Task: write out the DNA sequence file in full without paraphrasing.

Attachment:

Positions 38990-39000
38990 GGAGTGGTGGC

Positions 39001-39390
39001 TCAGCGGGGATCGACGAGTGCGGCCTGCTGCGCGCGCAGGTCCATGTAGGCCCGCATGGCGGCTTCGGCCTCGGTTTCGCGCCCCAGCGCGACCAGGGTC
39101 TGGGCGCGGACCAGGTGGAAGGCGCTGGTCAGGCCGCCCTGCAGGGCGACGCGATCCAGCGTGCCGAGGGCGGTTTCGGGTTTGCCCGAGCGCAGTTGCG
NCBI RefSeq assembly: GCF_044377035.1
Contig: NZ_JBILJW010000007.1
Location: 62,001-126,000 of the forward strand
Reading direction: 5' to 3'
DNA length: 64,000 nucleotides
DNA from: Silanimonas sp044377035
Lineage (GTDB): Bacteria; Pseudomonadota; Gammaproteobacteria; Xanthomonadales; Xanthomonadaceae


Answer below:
Positions 38990-39000
38990 GGAGTGGTGGC

Positions 39001-39390
39001 TCAGCGGGGATCGACGAGTGCGGCCTGCTGCGCGCGCAGGTCCATGTAGGCCCGCATGGCGGCTTCGGCCTCGGTTTCGCGCCCCAGCGCGACCAGGGTC
39101 TGGGCGCGGACCAGGTGGAAGGCGCTGGTCAGGCCGCCCTGCAGGGCGACGCGATCCAGCGTGCCGAGGGCGGTTTCGGGTTTGCCCGAGCGCAGTTGCG
NCBI RefSeq assembly: GCF_044377035.1
Contig: NZ_JBILJW010000007.1
Location: 62,001-126,000 of the forward strand
Reading direction: 5' to 3'
DNA length: 64,000 nucleotides
DNA from: Silanimonas sp044377035
Lineage (GTDB): Bacteria; Pseudomonadota; Gammaproteobacteria; Xanthomonadales; Xanthomonadaceae